You may think Karoo food is all about meat, and yes, you’re right to a certain extent. But these days there are pomegranates, artisanal cheeses and a growing number of intriguing eating places.
1. If you’re driving along the N1, you’ll be going through Beaufort West. Look out for lime-green little restaurant called Karushi. Try out the real or Karoo sushi, a pizza with stoneground flour and other tasty meals. Also, if you’re looking for a solar panel, you’re in the right place.
2. Ronnie’s Sex Shop between Calitzdorp and Barrydale on the R62 has the feel of a Karoo Baghdad Cafe, but with far more dangling lingerie. Take a break and have a beer and a toasted sandwich.
3. Matjiesfontein, just off the N1, is also a good place to have a bar lunch in a place with an intriguing history. Share a joke with Johnny Theunissen, aka Johnny the Entertainer.
4. Stop at a padstal (farmstall) and try out the local produce. You might find homemade ginger beer, biltong, preserves, pies and roosterkoek (griddle-baked bread) – not to be confused with roosterbrood (which is a toasted sandwich). Note that Daggaboer Farmstall along the N10 (just south of Cradock) has a sign saying they sold out of dagga at 6am. Get prickly pear syrup instead.
5. Seek out some true Karoo lamb. This has such a special taste that it has a geographic indicator all its own, like Parma ham. See Karoo Meat of Origin’s website for details.
6. If someone offers you skilpadjies, fear not that these are literally tiny tortoises. In fact, it they are pieces of liver wrapped in kidney fat and rendered crispy on an open fire. Delicious if you like this kind of thing. A puffadder, similarly, is not necessarily an actual snake….
7. Realise that chicken is considered a vegetable in the Karoo. But for vegetarians, there is a growing source of interesting Karoo foods like sheep’s milk cheese (Beaconsfield near Middelburg and Ova Angelica near Smithfield), artisanal cheese from Simply Natural near Bedford, pomegranates in March, fresh figs in summer, pecans in winter and olives all year round.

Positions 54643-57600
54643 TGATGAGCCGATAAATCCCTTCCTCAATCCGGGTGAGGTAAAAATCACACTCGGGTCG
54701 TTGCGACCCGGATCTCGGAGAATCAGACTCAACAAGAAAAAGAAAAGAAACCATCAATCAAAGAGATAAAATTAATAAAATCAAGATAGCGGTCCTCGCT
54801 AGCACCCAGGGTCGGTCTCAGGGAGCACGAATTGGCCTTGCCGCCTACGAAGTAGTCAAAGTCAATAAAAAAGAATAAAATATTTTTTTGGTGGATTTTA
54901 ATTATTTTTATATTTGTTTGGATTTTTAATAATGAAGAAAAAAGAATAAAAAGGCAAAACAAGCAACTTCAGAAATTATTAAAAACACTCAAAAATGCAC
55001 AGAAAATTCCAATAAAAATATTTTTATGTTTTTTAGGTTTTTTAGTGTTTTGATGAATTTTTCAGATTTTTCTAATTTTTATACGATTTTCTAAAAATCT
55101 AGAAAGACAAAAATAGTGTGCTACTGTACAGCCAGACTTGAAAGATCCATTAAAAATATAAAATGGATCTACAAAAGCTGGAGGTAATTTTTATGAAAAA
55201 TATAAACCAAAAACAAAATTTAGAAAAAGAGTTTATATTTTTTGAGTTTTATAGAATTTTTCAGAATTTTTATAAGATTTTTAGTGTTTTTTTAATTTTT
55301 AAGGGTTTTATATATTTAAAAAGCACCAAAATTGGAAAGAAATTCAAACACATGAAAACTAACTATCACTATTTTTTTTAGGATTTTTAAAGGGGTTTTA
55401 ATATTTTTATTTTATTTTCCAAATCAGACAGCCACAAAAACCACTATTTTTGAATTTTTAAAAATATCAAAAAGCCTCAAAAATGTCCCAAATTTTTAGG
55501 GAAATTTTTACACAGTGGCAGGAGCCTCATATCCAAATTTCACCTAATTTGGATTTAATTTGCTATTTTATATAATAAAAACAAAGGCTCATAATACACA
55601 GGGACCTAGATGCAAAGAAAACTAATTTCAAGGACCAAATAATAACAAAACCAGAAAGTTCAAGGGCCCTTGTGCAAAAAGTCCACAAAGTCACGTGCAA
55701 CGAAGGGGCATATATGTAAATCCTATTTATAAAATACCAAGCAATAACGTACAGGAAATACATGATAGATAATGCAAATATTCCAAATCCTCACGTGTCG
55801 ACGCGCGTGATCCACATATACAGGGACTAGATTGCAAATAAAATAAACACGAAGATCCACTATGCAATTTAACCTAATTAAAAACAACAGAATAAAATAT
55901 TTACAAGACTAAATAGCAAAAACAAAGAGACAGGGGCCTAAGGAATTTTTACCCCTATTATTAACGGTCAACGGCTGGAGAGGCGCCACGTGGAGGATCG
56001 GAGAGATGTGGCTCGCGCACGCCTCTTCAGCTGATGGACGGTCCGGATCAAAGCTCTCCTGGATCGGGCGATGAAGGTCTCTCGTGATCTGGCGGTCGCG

8. To really enjoy Karoo food, attend a festival. At the end of every August, there is the meat-rich Hantam Vleisfees in Calvinia. Mid-July sees the Biltong Festival in Somerset-East. Cradock’s Karoo Food Festival is held near the end of March, and Bedford has one at the end of April and another at the end of July.
9. If you’re passing through Jansenville, seek out Elna van den Berg’s Gourmet Goat salami. Delicious.
10. At the whimsical Williston Mall in the western Karoo town of the same name, order up a milkshake and ask about Langbaken Cheese. They usually stock it.
11. It’s sometimes difficult to find an open restaurant on a Sunday in the Karoo. Exceptions include Hobson’s Choice in Somerset East or Braemore Farm outside Cradock, where you’ll eat delicious food made with local ingredients.
12. Gordon’s Restaurant at Andries Stockenstrom Guesthouse in Graaff-Reinet is a singular, slow food experience. Chef Gordon Wright mostly hunts or fishes what he serves you, or knows exactly where it came from. He has just written a book called From Veld to Fork.
13. Nieu-Bethesda has some intriguing food experiences. The Karoo Lamb opposite the Owl House offers great vegetarian dishes (some featuring sheep’s cheese haloumi) as well as more traditional options. They also sell local produce. Try out the Karoo ale and goat’s cheese at Sneeuberg Brewery across the river.
14. Seek out African Relish in Prince Albert. They have a great restaurant serving innovative Karoo food, run a cooking school and also sell some of the specialties of the region, including Adam’s figs from Weltevreden farm, great olive oil and wines.